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Wednesday, September 14, 2011

The Third-Way Model for Higher Education?

Those of us in the world of non-profit education have watched the rise (and stall?) of for-profit colleges with a certain amount of angst. We feel (I think rightly) that profit motive can undermine the aims of education, that scaling up is good for business but bad for the product. In fact, we don't say "product." We say "learning." We recoil at referring to students as customers, even though we are here to serve.

At the same time, we know that education costs money, that consumers make decisions in the education marketplace based on many of the same factors that influence other purchases: cost, convenience, instant gratification, and the like. While we might not like the streamlined (or some might say stripped-down) online courses offered at many for-profit schools, we're not blind to the future. Online courses, blended courses, and learning management systems will have an increasing impact on content distribution and interactive learning. In fact, it could turn everything upside down.

At least one institution is building a model that refuses to choose between traditional college and the corporate model. The Washington Monthly profiles Western Governors University, a non-profit, online college with a strong focus on competency-based education and mentor relationships. It's still new, and struggling to improve its graduation rate, but it's model seems to be built for the long run. It's geared toward non-traditional students and focused on degrees for in-demand jobs, like teachers, nurses, and scientists. (One drawback is the lack of liberal arts degrees).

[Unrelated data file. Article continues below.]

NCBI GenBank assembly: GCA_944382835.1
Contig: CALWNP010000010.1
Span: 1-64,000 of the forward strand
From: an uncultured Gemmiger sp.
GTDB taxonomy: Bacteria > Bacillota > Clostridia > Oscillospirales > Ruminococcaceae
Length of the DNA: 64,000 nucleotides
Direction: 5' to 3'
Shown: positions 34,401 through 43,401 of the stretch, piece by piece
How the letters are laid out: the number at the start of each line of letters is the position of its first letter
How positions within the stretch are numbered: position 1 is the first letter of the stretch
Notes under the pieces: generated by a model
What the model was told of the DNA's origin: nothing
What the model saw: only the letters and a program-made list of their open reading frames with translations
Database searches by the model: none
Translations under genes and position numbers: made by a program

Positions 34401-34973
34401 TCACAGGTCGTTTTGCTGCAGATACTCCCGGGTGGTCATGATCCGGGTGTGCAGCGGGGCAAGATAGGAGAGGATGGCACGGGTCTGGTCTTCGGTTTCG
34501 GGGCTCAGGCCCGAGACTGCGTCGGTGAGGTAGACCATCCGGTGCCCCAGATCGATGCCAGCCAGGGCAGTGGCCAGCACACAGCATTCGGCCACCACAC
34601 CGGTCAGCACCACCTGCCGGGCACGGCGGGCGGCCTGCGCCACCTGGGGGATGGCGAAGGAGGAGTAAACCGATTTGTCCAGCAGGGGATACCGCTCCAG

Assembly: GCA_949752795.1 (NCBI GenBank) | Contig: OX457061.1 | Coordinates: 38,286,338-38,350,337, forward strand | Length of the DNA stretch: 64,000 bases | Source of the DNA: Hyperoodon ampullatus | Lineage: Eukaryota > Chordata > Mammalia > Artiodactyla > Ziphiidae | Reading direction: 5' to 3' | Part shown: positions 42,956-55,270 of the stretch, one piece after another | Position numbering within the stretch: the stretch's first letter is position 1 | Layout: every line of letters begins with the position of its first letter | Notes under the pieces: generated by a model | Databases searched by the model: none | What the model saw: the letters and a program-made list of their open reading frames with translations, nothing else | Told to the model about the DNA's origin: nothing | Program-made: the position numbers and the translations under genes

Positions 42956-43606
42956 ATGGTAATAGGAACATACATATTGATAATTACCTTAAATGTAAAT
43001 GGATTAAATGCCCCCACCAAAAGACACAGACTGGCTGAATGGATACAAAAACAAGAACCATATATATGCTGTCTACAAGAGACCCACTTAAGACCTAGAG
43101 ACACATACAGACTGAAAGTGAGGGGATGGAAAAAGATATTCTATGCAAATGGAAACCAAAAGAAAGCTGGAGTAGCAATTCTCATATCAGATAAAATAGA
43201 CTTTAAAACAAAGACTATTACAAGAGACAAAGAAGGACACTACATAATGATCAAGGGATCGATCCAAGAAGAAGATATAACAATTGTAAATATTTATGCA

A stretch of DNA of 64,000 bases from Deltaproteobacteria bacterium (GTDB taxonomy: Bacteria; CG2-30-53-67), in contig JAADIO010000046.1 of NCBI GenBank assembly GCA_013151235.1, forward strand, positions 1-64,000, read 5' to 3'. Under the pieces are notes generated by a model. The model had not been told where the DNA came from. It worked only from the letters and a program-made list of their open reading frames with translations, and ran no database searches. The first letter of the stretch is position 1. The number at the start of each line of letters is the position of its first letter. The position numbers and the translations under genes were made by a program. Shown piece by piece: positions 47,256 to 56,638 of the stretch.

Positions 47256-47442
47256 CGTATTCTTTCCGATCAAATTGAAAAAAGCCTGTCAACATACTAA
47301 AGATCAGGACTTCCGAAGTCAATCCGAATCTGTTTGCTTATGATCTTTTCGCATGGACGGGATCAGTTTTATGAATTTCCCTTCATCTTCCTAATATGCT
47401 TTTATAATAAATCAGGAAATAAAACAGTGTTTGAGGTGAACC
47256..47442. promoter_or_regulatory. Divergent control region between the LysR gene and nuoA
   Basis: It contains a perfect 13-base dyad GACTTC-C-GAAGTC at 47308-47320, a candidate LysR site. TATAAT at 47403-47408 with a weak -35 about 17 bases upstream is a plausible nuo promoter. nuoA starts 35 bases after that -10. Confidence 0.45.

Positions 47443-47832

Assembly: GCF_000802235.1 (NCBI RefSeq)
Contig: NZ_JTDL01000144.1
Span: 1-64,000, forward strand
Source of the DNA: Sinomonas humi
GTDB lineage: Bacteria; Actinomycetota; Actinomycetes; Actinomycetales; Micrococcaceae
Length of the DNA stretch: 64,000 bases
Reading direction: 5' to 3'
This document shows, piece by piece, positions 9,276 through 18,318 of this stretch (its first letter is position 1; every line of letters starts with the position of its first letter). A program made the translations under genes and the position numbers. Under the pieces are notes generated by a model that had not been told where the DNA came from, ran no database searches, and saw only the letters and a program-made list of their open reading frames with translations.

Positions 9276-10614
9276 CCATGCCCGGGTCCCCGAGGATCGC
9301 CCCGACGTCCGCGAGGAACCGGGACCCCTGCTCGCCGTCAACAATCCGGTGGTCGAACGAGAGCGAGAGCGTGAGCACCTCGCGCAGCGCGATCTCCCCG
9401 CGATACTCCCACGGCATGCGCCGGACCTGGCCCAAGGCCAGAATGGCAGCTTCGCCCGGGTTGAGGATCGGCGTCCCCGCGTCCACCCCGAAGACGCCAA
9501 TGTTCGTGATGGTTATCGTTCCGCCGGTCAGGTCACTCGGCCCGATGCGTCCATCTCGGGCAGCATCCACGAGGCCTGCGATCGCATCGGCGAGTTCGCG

I found this paragraph noteworthy, especially given the reality that 80% of college students in the United States are non-traditional. (Ask your DMACC students some time. I always get about 75% when we discuss this issue). It seems that university education is mostly geared toward traditional students, even though they are the minority. In any event, the article points out that, regardless of our opinions of for-profit colleges, they are right about one thing: non-traditional students can feel neglected:

The education of “nontraditional” students has been a subject fraught with cognitive dissonance in America, where much of the discussion surrounding higher education is unduly preoccupied with matters of prestige and exclusivity. In this context, leaders of for-profit colleges have held up their neglected, underserved student populations as a badge of moral seriousness. “What we do is educate people who would never have a shot, thank you very much,” a former Kaplan executive said in a recent Washington Post article. In effect, the for-profit schools have accused their prestigious critics of looking at the world of working-class, adult students and saying, for all intents and purposes, “Let them eat cake.” And despite their many flaws, the for-profits have a point here. That’s why the country needs more institutions like Western Governors— innovative, low-cost schools offering degrees of demonstrable value—that put both the snobs and the profiteers to shame.

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